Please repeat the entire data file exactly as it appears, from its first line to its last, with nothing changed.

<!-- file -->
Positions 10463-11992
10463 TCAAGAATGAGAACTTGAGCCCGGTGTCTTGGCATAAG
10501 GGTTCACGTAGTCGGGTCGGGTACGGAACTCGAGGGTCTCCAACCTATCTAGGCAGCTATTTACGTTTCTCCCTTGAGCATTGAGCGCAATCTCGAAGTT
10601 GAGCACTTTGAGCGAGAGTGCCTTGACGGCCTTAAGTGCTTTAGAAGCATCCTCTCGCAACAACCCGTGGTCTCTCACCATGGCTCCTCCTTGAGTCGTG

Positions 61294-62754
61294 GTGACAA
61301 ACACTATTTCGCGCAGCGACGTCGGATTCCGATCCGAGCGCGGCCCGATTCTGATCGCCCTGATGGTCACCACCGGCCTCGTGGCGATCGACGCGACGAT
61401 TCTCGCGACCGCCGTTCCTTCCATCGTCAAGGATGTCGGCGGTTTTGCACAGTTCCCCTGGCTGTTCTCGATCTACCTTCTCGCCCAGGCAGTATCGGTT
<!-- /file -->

Positions 10463-11992
10463 TCAAGAATGAGAACTTGAGCCCGGTGTCTTGGCATAAG
10501 GGTTCACGTAGTCGGGTCGGGTACGGAACTCGAGGGTCTCCAACCTATCTAGGCAGCTATTTACGTTTCTCCCTTGAGCATTGAGCGCAATCTCGAAGTT
10601 GAGCACTTTGAGCGAGAGTGCCTTGACGGCCTTAAGTGCTTTAGAAGCATCCTCTCGCAACAACCCGTGGTCTCTCACCATGGCTCCTCCTTGAGTCGTG

Positions 61294-62754
61294 GTGACAA
61301 ACACTATTTCGCGCAGCGACGTCGGATTCCGATCCGAGCGCGGCCCGATTCTGATCGCCCTGATGGTCACCACCGGCCTCGTGGCGATCGACGCGACGAT
61401 TCTCGCGACCGCCGTTCCTTCCATCGTCAAGGATGTCGGCGGTTTTGCACAGTTCCCCTGGCTGTTCTCGATCTACCTTCTCGCCCAGGCAGTATCGGTT